Truffles and mushrooms are the “fruit” of underground. The fungi of all truffles are mycorrhizal. Mycorrhizae are essential in assisting trees obtain nutrients and water from the soil – without mycorrhizae we would not have forests as we know them today. Truffles are also an important part of the food chain via mycophagy. For example, flying squirrels rely on truffles for food, and spotted owls rely on squirrels for food. In turn, the fungi rely on the squirrels (and owls!) for spore distribution, the trees rely on the fungi for nutrient acquisition, the fungi rely on the trees for energy, i.e.sugars from photosynthesis, and the owls and squirrels rely on the trees for habitat.
As most truffles never break the surface of the soil, they must rely on animals to eat them and distribute the spores in their scats. The word “mycophagy” comes from the Greek words “mykes” (fungus) and “phagein” (to eat). Some animals, like the vole, eat truffles almost exclusively. Truffles have evolved strong scents that, as they mature, that can be detected from a distance.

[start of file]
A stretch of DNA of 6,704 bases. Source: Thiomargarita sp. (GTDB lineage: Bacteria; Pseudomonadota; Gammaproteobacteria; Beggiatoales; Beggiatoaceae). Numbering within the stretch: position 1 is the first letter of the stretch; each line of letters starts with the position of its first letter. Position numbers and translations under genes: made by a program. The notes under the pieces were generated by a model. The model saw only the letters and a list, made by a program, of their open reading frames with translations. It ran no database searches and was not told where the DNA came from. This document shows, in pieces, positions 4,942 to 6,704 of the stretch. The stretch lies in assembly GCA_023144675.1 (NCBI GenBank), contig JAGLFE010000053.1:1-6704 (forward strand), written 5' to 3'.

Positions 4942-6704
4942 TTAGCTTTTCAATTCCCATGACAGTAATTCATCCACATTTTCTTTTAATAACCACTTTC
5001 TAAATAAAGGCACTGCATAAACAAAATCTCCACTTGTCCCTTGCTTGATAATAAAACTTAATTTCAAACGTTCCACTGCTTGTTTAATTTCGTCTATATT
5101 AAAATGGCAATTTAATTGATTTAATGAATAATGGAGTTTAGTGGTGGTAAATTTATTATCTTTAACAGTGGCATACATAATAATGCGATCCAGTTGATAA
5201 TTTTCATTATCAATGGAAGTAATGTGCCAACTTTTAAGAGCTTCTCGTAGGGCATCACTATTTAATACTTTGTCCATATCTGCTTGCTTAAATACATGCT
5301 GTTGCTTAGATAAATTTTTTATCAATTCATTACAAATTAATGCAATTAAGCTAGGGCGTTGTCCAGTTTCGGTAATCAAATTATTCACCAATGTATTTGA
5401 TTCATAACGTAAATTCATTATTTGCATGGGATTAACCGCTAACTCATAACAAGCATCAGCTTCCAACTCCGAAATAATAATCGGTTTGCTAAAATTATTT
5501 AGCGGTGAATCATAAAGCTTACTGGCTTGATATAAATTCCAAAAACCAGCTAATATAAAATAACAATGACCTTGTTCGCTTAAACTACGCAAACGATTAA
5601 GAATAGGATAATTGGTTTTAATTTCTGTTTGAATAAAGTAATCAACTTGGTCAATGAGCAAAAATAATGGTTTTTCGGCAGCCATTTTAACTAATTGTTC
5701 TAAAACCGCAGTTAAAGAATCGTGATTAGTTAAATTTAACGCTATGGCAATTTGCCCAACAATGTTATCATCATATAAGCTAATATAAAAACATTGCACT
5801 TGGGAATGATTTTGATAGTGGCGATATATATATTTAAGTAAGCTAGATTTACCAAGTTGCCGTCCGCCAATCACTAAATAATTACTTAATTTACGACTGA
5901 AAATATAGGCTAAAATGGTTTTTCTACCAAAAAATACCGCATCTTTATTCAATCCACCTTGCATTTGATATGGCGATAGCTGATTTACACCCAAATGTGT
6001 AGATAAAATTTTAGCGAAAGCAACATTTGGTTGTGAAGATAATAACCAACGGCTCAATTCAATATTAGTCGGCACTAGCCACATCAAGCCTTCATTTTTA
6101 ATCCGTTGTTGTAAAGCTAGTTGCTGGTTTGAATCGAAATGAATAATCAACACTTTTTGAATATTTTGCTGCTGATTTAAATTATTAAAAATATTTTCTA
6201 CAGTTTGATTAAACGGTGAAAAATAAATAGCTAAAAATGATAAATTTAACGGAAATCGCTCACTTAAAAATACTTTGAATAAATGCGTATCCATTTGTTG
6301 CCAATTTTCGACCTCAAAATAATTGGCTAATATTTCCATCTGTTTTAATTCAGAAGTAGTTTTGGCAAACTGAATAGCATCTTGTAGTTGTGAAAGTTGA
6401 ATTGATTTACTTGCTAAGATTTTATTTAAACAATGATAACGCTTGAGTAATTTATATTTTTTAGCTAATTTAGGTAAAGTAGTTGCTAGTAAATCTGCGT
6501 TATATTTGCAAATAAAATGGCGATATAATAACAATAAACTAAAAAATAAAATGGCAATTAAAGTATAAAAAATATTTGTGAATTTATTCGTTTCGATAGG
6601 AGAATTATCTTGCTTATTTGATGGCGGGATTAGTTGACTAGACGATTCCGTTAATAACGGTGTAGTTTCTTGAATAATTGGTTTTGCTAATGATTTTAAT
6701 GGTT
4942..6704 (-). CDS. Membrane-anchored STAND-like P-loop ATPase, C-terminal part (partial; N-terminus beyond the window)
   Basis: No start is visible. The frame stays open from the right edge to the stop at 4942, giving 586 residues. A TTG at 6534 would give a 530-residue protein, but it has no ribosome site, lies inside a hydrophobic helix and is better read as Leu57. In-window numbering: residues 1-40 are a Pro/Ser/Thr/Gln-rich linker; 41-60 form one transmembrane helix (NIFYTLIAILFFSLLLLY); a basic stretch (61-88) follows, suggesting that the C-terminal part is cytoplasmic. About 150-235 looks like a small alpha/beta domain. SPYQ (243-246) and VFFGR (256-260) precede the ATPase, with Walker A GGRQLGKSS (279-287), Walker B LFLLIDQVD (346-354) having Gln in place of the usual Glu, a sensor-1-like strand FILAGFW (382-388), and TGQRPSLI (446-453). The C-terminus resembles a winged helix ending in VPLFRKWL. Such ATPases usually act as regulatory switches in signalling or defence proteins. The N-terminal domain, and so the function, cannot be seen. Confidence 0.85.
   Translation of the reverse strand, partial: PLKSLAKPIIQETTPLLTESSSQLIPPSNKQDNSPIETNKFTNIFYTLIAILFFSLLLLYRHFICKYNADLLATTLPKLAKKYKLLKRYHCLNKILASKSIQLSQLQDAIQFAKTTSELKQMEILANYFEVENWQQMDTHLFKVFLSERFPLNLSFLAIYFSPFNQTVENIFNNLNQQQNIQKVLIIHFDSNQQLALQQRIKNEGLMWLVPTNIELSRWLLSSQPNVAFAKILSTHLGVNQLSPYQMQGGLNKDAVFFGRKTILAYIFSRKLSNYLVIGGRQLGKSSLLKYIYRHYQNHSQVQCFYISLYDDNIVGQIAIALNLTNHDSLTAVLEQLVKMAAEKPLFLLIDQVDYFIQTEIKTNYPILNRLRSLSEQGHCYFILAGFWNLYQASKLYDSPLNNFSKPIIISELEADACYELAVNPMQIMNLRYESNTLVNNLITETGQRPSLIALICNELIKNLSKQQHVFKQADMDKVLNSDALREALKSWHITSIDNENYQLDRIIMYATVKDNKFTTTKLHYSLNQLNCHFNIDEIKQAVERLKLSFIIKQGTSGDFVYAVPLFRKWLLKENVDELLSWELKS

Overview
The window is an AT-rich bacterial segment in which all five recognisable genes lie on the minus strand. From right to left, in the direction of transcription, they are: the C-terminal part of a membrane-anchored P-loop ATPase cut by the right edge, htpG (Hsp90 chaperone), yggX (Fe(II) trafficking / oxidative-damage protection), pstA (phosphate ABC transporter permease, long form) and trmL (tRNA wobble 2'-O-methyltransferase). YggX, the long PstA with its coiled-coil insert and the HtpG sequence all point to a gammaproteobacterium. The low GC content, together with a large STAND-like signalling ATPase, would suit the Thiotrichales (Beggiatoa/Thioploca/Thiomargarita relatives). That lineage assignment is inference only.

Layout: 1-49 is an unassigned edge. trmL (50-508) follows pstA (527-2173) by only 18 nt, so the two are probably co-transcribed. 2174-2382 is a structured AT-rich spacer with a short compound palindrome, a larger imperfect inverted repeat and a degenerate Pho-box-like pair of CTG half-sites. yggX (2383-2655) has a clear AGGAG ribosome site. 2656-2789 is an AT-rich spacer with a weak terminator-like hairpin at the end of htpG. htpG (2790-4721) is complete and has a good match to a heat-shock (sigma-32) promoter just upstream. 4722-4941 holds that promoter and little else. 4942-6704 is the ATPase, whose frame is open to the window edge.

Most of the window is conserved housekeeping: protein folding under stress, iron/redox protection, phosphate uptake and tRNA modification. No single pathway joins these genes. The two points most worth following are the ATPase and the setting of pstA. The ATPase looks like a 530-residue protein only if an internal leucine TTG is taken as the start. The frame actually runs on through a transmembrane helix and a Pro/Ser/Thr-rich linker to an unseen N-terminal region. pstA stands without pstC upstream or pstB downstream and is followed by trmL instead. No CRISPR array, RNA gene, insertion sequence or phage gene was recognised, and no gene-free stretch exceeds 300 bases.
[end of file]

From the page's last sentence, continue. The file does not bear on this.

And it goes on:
Mycorrhizae is a symbiotic (mutually beneficial) association between some kinds of fungi and plants. The word “mycorrhizae” comes from the Greek words “mykes” (fungus) and “rhiza” (root). Fungal filaments (hyphae) are much more efficient at extracting water and nutrients from the soil than root hairs – it has been reported that there are as much as 100 meters of fungal hyphae in one teaspoon of healthy forest soil. The fungal hyphae not only permeate the soil, they penetrate the root cells of plants and facilitate a nutrient exchange where the host plant gets needed nutrients from the soil via the fungi, and the fungi which cannot perform photosynthesis get their needed sugars from the host plant. Many plants will not grow well at all unless they have mycorrhizal fungi on their roots helping them get nutrients